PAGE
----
THE International Monetary Fund (IMF) has called for early passage of the Petroleum Industry Bill (PIB) to enable massive investments into the country’s oil and gas sector.
The international watchdog, noted that the PIB would boost investment, government revenue, and fiscal transparency.
The IMF, in a Public Information Notice, (PIN), released recently, said that it welcomed reforms underway in the energy sector and looked forward to early passage of the PIB.
IMF also declared Nigeria’s macro-economic performance as being “broadly positive over the past year”, notwithstanding that “real Gross Domestic Product (GDP) growth is projected to have decelerated slightly to 6.3 per cent, reflecting the effects of the nationwide strike in early 2012, floods in the fourth quarter of 2012, and continued security problems in the north.
“Yearly inflation increased from 10.3 per cent in 2011 to 12.3 per cent in 2012, owing mainly to the adjustment of administrative prices of fuel and electricity; large increases in import tariffs on rice and wheat; and the impact of floods in third quarter.
“The external position has strengthened and international reserves rose from $32.6 billion at end-2011 to $44 billion at end-2012 driven by sustained high oil prices, stricter administration of the gasoline subsidy regime, and strong portfolio inflows.”
The agency noted that the country’s fiscal policy stance was tightened in 2012, and fiscal buffers are being rebuilt.
“The non-oil primary deficit of the consolidated government is estimated to have narrowed from about 36 per cent of non-oil GDP in 2011 to 30.5 per cent in 2012, mainly due to expenditure restraint,” it stated.
“Monetary policy remained tight in 2012 in response to inflationary pressures. The central bank kept its policy rate unchanged during the year but raised the cash reserve requirement for banks from eight per cent to 12 per cent and lowered allowable open foreign exchange position for banks. Financial soundness indicators point to continued improvements in the health of the banking system.”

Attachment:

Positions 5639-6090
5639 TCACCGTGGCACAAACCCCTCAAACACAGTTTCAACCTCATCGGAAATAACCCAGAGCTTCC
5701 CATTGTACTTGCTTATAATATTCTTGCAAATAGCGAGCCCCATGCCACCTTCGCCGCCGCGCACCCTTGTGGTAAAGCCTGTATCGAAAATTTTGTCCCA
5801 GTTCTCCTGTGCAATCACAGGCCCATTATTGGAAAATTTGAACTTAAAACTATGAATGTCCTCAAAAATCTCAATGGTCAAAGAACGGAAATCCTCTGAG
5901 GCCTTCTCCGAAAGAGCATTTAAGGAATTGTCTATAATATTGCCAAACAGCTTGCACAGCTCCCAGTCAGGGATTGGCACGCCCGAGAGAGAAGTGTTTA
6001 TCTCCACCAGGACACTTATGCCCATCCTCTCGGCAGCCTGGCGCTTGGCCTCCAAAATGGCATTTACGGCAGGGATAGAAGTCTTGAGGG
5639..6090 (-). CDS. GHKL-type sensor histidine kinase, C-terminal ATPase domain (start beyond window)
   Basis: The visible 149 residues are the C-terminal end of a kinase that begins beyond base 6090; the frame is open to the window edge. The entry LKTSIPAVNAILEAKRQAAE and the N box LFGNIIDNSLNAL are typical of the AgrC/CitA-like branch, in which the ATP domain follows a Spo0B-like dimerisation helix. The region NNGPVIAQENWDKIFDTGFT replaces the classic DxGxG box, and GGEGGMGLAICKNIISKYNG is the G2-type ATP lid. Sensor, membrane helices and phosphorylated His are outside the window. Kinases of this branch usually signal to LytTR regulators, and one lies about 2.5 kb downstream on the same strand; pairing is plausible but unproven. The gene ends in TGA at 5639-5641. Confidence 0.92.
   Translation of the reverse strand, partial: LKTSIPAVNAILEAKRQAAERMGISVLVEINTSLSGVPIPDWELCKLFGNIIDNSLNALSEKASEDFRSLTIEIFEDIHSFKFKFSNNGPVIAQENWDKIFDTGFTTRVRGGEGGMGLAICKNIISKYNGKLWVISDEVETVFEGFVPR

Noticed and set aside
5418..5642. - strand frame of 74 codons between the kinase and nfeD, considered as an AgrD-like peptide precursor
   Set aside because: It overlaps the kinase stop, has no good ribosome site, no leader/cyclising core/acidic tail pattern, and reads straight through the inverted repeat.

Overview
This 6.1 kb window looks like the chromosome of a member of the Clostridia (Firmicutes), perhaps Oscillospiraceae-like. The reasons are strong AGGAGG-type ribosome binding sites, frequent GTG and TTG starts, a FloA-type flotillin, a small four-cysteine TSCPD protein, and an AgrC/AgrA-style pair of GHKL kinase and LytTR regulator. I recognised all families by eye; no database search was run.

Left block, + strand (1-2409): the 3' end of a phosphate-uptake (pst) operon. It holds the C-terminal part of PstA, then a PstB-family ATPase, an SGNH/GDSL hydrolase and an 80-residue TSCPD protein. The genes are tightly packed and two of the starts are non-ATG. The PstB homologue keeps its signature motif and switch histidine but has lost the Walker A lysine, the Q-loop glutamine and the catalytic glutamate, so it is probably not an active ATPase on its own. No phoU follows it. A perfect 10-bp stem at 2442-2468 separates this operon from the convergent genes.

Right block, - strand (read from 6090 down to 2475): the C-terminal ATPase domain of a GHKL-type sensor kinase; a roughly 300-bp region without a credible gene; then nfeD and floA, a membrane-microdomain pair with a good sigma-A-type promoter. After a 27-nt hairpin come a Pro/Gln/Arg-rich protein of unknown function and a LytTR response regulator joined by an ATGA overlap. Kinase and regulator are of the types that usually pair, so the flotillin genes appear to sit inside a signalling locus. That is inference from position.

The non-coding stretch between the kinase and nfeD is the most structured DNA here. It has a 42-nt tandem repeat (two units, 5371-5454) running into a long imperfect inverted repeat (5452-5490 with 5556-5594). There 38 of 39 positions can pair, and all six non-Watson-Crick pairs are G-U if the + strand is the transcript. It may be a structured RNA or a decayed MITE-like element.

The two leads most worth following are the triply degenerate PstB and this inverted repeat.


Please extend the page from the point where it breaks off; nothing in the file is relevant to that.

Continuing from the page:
It also noted: “In 2013, growth is expected to recover to above seven per cent. Inflation is projected to decline below 10 per cent, supported by the tight monetary policy stance and ongoing fiscal consolidation.
“The key downside risks are a large drop in world oil prices, and slow progress in building consensus around key fiscal reforms.
The IMF executive directors commended the federal government for its “prudent macroeconomic policies that have underpinned a strong economic performance in recent years.”
However, the directors agreed, “widespread unemployment and poverty remain key challenges for policymakers,” and called for renewed efforts to make economic growth more broad-based and inclusive.
The directors also supported government’s strategy to consolidate the fiscal position while opening up policy space for needed investment in infrastructure and human capital.
“To this end, they underscored the need to improve tax administration, better prioritise public expenditure, strengthen public financial management, and improve the fiscal framework.
They added that efforts to mobilise public support for these reforms should be intensified.
The directors considered the current tight monetary stance to be consistent with the authorities’ objective of reducing inflation to single digits, adding that the exchange rate in real effective terms is broadly in line with fundamentals.
By Roseline Okere, May 22, 2013.